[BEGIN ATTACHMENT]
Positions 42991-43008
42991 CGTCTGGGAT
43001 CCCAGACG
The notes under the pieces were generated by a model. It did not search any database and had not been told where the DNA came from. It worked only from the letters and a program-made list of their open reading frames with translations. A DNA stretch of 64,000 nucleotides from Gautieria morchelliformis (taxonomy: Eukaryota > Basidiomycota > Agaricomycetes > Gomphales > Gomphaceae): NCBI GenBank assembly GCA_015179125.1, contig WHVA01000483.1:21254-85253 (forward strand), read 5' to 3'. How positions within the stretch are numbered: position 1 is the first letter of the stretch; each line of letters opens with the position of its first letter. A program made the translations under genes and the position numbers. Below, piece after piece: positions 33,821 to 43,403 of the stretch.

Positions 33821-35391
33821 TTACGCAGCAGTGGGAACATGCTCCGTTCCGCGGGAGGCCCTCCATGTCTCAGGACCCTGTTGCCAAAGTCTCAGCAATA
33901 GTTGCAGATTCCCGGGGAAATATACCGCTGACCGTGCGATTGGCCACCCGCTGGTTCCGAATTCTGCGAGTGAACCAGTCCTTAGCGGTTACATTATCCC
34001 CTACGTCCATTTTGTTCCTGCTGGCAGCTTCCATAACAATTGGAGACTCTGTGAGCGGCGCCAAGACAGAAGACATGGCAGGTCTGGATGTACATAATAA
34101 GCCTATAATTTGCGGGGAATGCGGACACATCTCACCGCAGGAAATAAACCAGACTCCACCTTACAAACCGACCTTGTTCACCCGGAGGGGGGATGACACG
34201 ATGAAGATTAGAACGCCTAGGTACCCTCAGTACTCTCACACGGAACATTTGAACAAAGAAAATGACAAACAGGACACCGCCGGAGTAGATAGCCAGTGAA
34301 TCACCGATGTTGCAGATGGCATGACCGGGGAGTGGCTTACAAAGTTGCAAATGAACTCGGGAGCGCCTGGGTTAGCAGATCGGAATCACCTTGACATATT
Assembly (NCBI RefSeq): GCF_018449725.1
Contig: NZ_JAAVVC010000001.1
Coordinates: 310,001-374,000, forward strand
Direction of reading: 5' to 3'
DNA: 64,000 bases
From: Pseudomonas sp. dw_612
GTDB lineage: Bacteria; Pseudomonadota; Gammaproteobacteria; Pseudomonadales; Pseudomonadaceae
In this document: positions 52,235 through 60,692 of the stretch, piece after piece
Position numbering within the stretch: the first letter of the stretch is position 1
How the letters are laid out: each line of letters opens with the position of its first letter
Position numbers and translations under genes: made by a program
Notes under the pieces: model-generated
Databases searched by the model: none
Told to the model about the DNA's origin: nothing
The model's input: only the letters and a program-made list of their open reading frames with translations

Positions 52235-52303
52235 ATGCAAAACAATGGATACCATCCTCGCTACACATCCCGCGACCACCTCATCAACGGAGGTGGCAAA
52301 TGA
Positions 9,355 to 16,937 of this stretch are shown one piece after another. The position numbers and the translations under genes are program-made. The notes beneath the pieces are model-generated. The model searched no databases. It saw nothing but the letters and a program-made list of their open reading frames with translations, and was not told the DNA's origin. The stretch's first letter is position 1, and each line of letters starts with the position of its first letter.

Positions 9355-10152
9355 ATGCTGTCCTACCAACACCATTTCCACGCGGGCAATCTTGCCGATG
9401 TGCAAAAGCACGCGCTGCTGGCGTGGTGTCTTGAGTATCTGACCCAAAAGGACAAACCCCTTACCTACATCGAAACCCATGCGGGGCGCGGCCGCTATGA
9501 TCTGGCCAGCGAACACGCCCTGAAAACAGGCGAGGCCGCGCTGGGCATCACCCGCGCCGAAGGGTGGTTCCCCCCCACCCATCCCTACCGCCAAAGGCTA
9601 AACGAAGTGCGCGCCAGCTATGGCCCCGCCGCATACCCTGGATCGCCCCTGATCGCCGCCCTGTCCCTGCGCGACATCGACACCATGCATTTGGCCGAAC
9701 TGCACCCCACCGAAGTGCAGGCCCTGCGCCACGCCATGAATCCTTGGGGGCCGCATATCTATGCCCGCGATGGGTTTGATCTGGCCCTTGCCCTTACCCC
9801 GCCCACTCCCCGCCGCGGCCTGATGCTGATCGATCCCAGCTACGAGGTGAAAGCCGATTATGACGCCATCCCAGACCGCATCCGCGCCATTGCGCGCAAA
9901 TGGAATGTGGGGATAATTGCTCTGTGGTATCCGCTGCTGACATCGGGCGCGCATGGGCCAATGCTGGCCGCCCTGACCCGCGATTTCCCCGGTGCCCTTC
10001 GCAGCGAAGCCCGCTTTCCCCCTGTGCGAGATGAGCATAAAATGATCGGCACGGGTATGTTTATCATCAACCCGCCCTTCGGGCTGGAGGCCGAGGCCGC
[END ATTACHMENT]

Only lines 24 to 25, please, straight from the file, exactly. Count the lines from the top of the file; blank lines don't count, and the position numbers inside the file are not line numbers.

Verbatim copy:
Databases searched by the model: none
Told to the model about the DNA's origin: nothing